But the settlement “continues to be a missed opportunity every year where payments are made and money is spent on other things,” Lester said.

“The people who negotiate these agreements must remain focused on the destruction of health and communities caused,” she said of the industry agreements in general. “Every element of the settlement should either try to repair the damage done or prevent it from continuing.”

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Non-citizen children are more likely to be uninsured than their siblings with citizenship Wed, 21 Jul 2021 18:30:51 +0000

Non-citizen children from families with mixed immigration status in the United States were much more likely to be uninsured than their citizen siblings, and this lack of coverage resulted in delays in needed medical care, according to a recent study.

Examination of family data from 2008 to 2018 where at least one child had citizenship and another did not show that 42% of non-citizen children were uninsured compared to 12% of those who had citizenship, a reported Leighton Ku, MD, PhD, of the George Washington University School of Public Health in Washington, DC, and Mariellen Jewers, PhD, of the Open Avenues Foundation in Boston.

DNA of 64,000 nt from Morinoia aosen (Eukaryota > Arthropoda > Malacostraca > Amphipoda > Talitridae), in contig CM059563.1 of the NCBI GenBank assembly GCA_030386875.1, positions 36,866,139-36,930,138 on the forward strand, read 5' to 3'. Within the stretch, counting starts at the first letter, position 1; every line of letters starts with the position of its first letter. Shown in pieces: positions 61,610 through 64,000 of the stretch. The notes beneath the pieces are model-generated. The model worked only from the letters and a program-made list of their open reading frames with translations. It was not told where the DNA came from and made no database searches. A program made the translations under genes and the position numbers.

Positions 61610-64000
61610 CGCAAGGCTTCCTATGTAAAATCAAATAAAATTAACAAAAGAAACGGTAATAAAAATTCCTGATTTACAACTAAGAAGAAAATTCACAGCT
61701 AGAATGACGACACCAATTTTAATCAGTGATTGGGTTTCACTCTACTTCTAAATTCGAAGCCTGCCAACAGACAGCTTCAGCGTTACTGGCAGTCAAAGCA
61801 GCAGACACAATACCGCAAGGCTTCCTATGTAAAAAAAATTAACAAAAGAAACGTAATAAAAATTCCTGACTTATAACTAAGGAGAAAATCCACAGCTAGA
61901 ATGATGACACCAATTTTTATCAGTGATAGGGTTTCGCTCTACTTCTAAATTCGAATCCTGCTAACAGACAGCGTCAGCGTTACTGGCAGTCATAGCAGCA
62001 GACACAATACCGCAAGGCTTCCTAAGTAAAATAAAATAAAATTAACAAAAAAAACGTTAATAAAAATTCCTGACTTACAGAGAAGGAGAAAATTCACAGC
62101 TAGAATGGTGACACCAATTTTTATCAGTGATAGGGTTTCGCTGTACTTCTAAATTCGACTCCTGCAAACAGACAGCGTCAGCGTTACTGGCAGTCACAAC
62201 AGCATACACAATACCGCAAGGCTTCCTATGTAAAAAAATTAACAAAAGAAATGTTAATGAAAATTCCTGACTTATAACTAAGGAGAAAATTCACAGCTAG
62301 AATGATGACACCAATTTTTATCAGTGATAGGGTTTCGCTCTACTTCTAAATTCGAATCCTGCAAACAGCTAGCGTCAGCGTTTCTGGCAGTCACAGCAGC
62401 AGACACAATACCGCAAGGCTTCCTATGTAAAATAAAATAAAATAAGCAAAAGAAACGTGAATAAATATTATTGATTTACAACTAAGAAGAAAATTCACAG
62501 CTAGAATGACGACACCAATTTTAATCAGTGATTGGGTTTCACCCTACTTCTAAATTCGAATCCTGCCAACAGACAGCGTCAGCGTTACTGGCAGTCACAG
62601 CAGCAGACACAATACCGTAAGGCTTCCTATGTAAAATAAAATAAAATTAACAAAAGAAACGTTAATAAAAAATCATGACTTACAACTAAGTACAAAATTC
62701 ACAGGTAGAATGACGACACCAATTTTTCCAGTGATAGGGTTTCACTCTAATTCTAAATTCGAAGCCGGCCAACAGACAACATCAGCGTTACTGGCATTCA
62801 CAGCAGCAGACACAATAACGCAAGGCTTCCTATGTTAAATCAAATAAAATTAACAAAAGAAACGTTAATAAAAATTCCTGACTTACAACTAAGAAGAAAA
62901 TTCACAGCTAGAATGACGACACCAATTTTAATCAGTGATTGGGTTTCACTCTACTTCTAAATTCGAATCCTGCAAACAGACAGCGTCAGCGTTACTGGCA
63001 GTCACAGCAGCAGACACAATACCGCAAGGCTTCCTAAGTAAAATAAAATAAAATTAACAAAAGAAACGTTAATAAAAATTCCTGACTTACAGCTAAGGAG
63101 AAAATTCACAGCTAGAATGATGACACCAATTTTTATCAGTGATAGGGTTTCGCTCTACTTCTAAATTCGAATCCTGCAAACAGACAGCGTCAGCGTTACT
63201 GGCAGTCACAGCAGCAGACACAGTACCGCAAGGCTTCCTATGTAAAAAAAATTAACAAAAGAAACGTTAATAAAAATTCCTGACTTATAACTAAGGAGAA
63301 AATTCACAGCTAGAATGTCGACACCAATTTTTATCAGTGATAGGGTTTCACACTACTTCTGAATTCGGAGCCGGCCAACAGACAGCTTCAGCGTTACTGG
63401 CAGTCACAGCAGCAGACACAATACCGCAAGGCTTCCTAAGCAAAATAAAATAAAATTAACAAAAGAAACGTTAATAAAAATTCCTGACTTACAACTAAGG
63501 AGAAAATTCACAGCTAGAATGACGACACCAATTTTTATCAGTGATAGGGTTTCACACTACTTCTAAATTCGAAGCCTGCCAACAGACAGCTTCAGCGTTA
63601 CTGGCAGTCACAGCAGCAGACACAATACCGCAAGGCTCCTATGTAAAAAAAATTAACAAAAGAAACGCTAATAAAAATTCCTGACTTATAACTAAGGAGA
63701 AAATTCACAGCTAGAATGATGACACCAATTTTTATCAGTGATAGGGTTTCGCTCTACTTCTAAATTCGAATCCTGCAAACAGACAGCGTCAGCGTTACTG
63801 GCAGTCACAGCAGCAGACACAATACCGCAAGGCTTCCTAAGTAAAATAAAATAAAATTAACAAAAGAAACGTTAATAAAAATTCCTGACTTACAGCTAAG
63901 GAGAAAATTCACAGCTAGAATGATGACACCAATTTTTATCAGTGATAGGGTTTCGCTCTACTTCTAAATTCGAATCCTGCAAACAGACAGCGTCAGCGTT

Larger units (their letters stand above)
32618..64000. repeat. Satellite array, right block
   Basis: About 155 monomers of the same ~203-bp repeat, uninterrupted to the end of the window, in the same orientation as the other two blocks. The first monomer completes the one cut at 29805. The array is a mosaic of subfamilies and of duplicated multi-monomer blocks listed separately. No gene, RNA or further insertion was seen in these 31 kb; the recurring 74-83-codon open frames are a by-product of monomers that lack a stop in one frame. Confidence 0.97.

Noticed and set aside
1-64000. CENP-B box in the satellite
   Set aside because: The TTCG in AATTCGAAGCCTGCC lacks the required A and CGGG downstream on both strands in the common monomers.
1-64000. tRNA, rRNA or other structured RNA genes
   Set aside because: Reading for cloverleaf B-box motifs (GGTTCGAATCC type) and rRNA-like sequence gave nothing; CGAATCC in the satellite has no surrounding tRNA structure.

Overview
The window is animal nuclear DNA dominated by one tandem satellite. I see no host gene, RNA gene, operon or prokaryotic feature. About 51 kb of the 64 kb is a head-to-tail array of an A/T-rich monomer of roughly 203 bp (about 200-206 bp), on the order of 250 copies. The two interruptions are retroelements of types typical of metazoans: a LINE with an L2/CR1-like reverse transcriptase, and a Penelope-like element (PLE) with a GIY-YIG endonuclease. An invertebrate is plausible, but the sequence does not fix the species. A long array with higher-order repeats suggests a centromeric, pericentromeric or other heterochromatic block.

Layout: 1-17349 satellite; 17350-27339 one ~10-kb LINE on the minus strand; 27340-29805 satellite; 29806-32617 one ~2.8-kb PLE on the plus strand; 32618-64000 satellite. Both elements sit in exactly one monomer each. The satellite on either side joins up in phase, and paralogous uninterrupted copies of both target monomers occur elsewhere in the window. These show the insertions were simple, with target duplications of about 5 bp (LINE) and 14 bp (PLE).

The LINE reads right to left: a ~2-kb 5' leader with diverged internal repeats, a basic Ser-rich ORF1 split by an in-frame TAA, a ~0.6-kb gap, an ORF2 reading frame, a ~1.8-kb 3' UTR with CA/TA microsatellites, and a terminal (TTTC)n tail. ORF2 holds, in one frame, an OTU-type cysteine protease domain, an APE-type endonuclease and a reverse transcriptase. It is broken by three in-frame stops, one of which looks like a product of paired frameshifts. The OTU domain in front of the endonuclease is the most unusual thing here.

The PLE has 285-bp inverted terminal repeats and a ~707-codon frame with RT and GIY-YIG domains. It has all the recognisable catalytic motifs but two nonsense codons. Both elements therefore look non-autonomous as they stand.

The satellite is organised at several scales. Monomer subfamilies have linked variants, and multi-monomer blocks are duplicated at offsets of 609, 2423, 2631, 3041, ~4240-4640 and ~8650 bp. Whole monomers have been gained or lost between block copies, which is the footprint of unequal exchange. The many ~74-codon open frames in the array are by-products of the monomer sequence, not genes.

Unsurprisingly, due to legal restrictions, significantly fewer non-citizen children were publicly insured through the Children’s Health Insurance Program (CHIP) or Medicaid (39% of non-citizens vs. 73% of brothers and sisters). citizen sisters). Private insurance, for which citizenship status is irrelevant, was similar (19% vs. 15%, respectively), according to the results in the July issue of Health affairs.